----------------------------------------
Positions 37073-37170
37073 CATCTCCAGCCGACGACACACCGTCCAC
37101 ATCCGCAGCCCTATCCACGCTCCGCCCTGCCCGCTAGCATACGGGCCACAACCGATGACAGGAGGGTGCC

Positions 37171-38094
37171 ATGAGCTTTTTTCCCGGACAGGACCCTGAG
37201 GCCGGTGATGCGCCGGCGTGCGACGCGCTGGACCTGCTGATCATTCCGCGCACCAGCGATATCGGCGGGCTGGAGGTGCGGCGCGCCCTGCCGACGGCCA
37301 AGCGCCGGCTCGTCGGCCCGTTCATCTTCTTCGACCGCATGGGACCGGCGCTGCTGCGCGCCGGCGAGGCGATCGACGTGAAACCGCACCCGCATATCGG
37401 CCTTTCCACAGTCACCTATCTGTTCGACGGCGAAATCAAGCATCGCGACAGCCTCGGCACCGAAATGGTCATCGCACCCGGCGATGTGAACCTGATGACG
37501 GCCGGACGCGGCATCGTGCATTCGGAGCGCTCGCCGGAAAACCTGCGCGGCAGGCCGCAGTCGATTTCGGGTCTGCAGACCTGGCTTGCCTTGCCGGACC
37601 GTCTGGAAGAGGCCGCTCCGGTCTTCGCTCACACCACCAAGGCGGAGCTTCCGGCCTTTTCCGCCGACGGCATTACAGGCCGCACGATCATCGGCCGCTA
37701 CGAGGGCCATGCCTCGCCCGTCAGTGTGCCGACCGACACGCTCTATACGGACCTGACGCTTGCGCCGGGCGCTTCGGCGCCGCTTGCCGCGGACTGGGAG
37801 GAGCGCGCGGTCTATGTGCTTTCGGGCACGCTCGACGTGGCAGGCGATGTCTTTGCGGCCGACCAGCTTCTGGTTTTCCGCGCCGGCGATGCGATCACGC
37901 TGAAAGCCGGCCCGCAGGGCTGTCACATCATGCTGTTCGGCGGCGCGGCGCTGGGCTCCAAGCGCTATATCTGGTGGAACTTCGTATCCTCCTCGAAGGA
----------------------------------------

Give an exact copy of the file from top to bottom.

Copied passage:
Positions 37073-37170
37073 CATCTCCAGCCGACGACACACCGTCCAC
37101 ATCCGCAGCCCTATCCACGCTCCGCCCTGCCCGCTAGCATACGGGCCACAACCGATGACAGGAGGGTGCC

Positions 37171-38094
37171 ATGAGCTTTTTTCCCGGACAGGACCCTGAG
37201 GCCGGTGATGCGCCGGCGTGCGACGCGCTGGACCTGCTGATCATTCCGCGCACCAGCGATATCGGCGGGCTGGAGGTGCGGCGCGCCCTGCCGACGGCCA
37301 AGCGCCGGCTCGTCGGCCCGTTCATCTTCTTCGACCGCATGGGACCGGCGCTGCTGCGCGCCGGCGAGGCGATCGACGTGAAACCGCACCCGCATATCGG
37401 CCTTTCCACAGTCACCTATCTGTTCGACGGCGAAATCAAGCATCGCGACAGCCTCGGCACCGAAATGGTCATCGCACCCGGCGATGTGAACCTGATGACG
37501 GCCGGACGCGGCATCGTGCATTCGGAGCGCTCGCCGGAAAACCTGCGCGGCAGGCCGCAGTCGATTTCGGGTCTGCAGACCTGGCTTGCCTTGCCGGACC
37601 GTCTGGAAGAGGCCGCTCCGGTCTTCGCTCACACCACCAAGGCGGAGCTTCCGGCCTTTTCCGCCGACGGCATTACAGGCCGCACGATCATCGGCCGCTA
37701 CGAGGGCCATGCCTCGCCCGTCAGTGTGCCGACCGACACGCTCTATACGGACCTGACGCTTGCGCCGGGCGCTTCGGCGCCGCTTGCCGCGGACTGGGAG
37801 GAGCGCGCGGTCTATGTGCTTTCGGGCACGCTCGACGTGGCAGGCGATGTCTTTGCGGCCGACCAGCTTCTGGTTTTCCGCGCCGGCGATGCGATCACGC
37901 TGAAAGCCGGCCCGCAGGGCTGTCACATCATGCTGTTCGGCGGCGCGGCGCTGGGCTCCAAGCGCTATATCTGGTGGAACTTCGTATCCTCCTCGAAGGA